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Photo: Mark Neiman, GPO
Rivlin meeting with representatives of the African-American community
Photo: Mark Neiman, GPO

Rivlin urges Ban to take a stand against Palestinian ICC bid

'To come and say that our brothers, children and grandchildren who serve in the IDF are war criminals - who says that? Hamas and Hezbollah? The terror organizations who slaughter their own people?' president tells UN chief.

President Reuven Rivlin urged UN Secretary-General Ban Ki-moon to take a stand against the Palestinian attempt to bring IDF soldiers and Israeli leaders in front of the International Criminal Court (ICC), he told Ynet in an interview on Tuesday.

 

 

"I told the UN secretary general that President (Mahmoud) Abbas' appeal (to the ICC) is like aiming an unconventional weapon at Israel," Rivlin said.

 

"The IDF is the most ethical army in the world," Rivlin told Ban. "Our soldiers are our children, and I have no doubt that we know how to investigate every event which took place during a conflict that was forced upon us, and to draw every necessary conclusion – there is no force in Israel stronger than the law."

 

Rivlin meeting with UN chief Ban (Photo: Mark Neiman, GPO)
Rivlin meeting with UN chief Ban (Photo: Mark Neiman, GPO)

 

"To come and say that our brothers, children and grandchildren who serve in the IDF are war criminals - who says that? Hamas and Hezbollah? The terror organizations who slaughter their own people as well?"

 

Rivlin said Ban "listened attentively, and remained quiet."

 

"I told him it was more than cynical that Israel and its soldiers are accused by terror organizations of war crimes. This is unacceptable," the president said.

 

"We know that in this case, the secretary-general has a technical role, but I told him he's one of the world's leaders and his words mean something. When terror organizations fire rockets at us and launch them from schools, hospitals and houses of worship, the UN secretary-general needs to say it in the clearest of words," he went on to say.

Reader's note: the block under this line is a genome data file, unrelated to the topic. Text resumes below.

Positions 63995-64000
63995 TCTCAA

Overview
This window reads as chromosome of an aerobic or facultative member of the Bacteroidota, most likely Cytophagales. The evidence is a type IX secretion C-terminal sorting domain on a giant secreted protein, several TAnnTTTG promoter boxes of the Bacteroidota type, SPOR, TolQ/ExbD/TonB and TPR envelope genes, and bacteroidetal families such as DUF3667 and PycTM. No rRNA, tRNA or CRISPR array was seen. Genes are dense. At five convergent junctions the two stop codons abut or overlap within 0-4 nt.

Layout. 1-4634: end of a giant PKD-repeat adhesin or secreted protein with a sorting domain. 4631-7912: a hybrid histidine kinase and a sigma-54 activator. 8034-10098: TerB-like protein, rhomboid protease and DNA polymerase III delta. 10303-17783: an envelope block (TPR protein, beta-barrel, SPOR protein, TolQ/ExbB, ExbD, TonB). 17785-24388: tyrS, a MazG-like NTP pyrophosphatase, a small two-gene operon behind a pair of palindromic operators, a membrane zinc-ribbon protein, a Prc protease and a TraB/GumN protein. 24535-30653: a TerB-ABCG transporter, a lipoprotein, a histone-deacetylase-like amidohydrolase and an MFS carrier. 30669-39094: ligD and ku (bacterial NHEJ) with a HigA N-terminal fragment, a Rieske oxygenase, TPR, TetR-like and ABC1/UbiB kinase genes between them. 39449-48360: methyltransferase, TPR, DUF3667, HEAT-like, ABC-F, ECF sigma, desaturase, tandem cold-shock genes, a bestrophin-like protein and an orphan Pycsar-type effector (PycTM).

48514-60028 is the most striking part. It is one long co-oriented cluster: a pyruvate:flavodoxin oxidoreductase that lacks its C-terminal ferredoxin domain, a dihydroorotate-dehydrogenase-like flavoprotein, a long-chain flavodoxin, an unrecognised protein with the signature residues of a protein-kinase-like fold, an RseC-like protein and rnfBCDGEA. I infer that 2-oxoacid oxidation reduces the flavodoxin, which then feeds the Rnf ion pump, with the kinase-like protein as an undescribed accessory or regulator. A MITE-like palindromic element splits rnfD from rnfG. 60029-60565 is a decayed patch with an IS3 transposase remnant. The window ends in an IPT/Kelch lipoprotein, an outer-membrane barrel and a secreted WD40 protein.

Rivlin is in New York City to address the UN General Assembly on the International Holocaust Remembrance Day on Tuesday, but his speech was postponed to Wednesday as a major blizzard battered the US northeast.

 

"The discussion about anti-Semitism with the blessing of the UN secretary-general is important. I asked him to appoint a special envoy for the fight against anti-Semitism," Rivlin said.

 

"Understanding the lessons of the past is so important for our ability to face the challenges of today, in the Middle East and across the world. Religious hatred is on the rise, the poison of fundamentalism and terrorism has left no corner of the globe immune, and the need to fight this threat is a primary international interest," Rivlin continued.

 

"I told the secretary-general very clearly that 'Never Again' must be not be taken as a hollow phrase. 'Never Again' means it can't happen in Bosnia, Nigeria, Sudan or anywhere else in the world," he added.

 

Ban told Rivlin how he was deeply impacted by his visit to Nazi death camp Auschwitz-Birkenau about a year ago. “It terrified me to see the horror with my own eyes, and I have no doubt that the visit made me even more committed to the fight for human rights," the secretary-general said.

 

The president declined a meeting with US President Barack Obama during his visit to the United States after the American president decided not to meet with Prime Minister Benjamin Netanyahu when the latter arrives in Washington in early March to address Congress on the Iranian threat.

 

"Our friendship with the United States is an asset like no other and I'm confident both the president and the prime minister realize how essential this bond is to the strength of the state of Israel," Rivlin said.

 

"As for the relationship between the prime minister and the US president, I suggest you asked them," he added.

 

On his first night in New York, President Rivlin asked to order a pizza to his hotel room rather than go out to one of the many gourmet restaurants in the Big Apple. He explained he did not want to be a nuisance to New Yorkers.

 

At the end of his interview with Ynet at the UN headquarters, it was clear why, as a convoy of some ten vehicles raced up 2nd Avenue with deafening sirens blaring.

 

"Traveling the streets of New York as a president is really a task that makes it harder on people. I know this, I've been here so many times over the past 40 years. I know what it's like to enter a restaurant accompanied by quite a few security guards, as well as all of the local forces of the NYPD and the FBI - so they close the street. At the age of 75, it's not so terrible for me to stay at the hotel. I'm not suffering here," he said.

 

Ynetnews contributed to this report.

 


פרסום ראשון: 01.27.15, 09:15
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